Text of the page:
Asset Impairment Charge

Each reporting period, the Company assesses whether events or circumstances have occurred which indicate that the carrying amount of an intangible asset exceeds its fair value. If the carrying amount of the intangible asset exceeds its fair value, an asset impairment charge will be recognized in an amount equal to that excess. No asset impairment charges were incurred during the year ended December 31, 2011 and December 31, 2010.

Interest Income

Interest income totaled approximately $6,000 and $4,000 for the years ended December 31, 2011 and 2010, respectively. The increase in interest income is the result of increased cash balances.

Interest Expense

Interest expense totaled approximately $28,000 for the year ended December 31, 2011, compared to approximately $64,000 for the year ended December 31, 2010. The decrease in interest expense for the year ended December 31, 2011, compared to the year ended December 31, 2010, is attributable to the principal repayment on the Esch Note partially offset by the borrowing of $500,000 under the Amegy Credit Agreement. See Liquidity and Capital Resources below for further discussion Note 4 of the accompanying financial statements for a discussion relating to the repayment of the Esch Note.

Income Tax Expense

During the year ended December 31, 2011, the Company's combined federal and state effective tax rate was approximately 19%. The Company's effective tax rate would be substantially higher if it were not for federal net operating loss carryforwards.

As of December 31, 2011, the Company had a federal income tax loss carryforward of approximately $7,400,000, which begins expiring in 2019. Realization of the Company's carryforwards is dependent on future taxable income and capital gains. A valuation allowance has been recorded to reflect the tax effect of the net loss carryforwards not used to offset a portion of the deferred tax liability resulting from the Wilhelmina Transaction. Ownership changes, as defined in the Internal Revenue Code, may limit the amount of net operating loss carryforwards that can be utilized annually to offset future taxable income. Subsequent ownership changes could further affect the limitation in future years.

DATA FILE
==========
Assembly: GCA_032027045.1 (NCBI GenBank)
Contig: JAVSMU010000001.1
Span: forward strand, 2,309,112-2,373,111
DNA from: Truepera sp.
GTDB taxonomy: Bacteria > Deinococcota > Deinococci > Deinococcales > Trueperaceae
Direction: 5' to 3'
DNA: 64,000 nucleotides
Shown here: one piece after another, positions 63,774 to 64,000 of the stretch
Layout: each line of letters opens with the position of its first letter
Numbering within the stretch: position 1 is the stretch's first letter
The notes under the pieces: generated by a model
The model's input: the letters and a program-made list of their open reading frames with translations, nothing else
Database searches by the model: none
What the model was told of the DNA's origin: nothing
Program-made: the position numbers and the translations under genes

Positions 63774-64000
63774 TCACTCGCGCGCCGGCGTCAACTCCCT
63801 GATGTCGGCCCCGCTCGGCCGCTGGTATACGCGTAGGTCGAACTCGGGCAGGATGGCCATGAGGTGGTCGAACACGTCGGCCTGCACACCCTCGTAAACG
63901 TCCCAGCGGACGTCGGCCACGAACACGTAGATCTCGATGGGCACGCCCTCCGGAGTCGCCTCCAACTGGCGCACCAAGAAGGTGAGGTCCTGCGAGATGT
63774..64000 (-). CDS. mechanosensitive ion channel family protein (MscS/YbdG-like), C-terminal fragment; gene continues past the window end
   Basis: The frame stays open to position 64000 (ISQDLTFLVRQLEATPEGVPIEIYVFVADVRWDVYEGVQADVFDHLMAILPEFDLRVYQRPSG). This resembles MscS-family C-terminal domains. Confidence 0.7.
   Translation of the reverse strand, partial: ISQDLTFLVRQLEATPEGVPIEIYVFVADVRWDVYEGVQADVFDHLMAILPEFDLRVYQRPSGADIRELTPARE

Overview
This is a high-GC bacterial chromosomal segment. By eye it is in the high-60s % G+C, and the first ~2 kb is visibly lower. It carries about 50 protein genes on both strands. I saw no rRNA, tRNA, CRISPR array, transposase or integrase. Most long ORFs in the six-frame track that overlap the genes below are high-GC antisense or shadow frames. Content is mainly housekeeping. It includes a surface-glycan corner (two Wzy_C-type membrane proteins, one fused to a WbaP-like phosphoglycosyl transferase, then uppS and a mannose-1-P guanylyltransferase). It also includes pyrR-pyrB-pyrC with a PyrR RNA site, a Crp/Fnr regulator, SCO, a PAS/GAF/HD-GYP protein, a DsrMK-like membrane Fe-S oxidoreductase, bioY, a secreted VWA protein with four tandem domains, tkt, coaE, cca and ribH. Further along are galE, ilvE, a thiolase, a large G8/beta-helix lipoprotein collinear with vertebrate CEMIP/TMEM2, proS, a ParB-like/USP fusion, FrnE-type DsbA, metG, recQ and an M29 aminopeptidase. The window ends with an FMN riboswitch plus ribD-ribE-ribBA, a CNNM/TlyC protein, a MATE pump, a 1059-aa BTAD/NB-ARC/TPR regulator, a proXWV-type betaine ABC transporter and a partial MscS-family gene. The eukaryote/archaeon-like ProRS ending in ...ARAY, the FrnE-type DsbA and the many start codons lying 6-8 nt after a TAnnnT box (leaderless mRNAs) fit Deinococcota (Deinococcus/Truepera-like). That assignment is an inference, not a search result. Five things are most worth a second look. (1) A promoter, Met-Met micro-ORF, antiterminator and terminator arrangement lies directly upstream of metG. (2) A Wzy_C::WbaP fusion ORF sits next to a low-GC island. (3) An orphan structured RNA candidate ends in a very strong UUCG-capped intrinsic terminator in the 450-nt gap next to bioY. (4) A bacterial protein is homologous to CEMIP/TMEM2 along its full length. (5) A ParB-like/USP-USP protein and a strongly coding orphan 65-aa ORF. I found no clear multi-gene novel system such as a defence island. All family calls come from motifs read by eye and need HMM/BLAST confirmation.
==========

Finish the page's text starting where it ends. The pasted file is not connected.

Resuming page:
Liquidity and Capital Resources

The Company's cash balance increased to $3,128,000 at December 31, 2011, from $1,732,000 at December 31, 2010. The increase is primarily attributable to cash flow from operations and borrowings under the Amegy credit facility somewhat offset by principal payments under the Esch Note totaling $600,000 and leasehold improvements costs associated with the new lease for office space located in Los Angeles, CA effective July 1, 2011. The Company's accounts receivable and due to models balances as of December 31, 2011 reflect significant increases when compared to the corresponding balances as of December 31, 2010. This increase is attributable to the growth in revenues and model cost during the year ended December 31, 2011 and also reflects accounts receivable and due to models balances of approximately $1,300,000 and $1,000,000, respectively, from two large customer contract payments which were received and paid shortly after December 31, 2011.

Currently, the Company's primary liquidity need is to fund the Miami Earnout payment of approximately $2,174,000, which is payable (subject to the provisions of the Acquisition Agreement) in April 2012. The Company expects to fund the earn-out obligation with cash on hand and borrowings under the Amegy credit facility (see below).

Amegy Credit Agreement

On April 29, 2011, the Company closed the Amegy Credit Agreement for a new $500,000 revolving credit facility with Amegy with a maturity date of February 28, 2012. Borrowings under the facility are to be used for working capital and other general business purposes of the Company. During the three months ended September 30, 2011, the Company drew $500,000 under the Amegy Credit Agreement.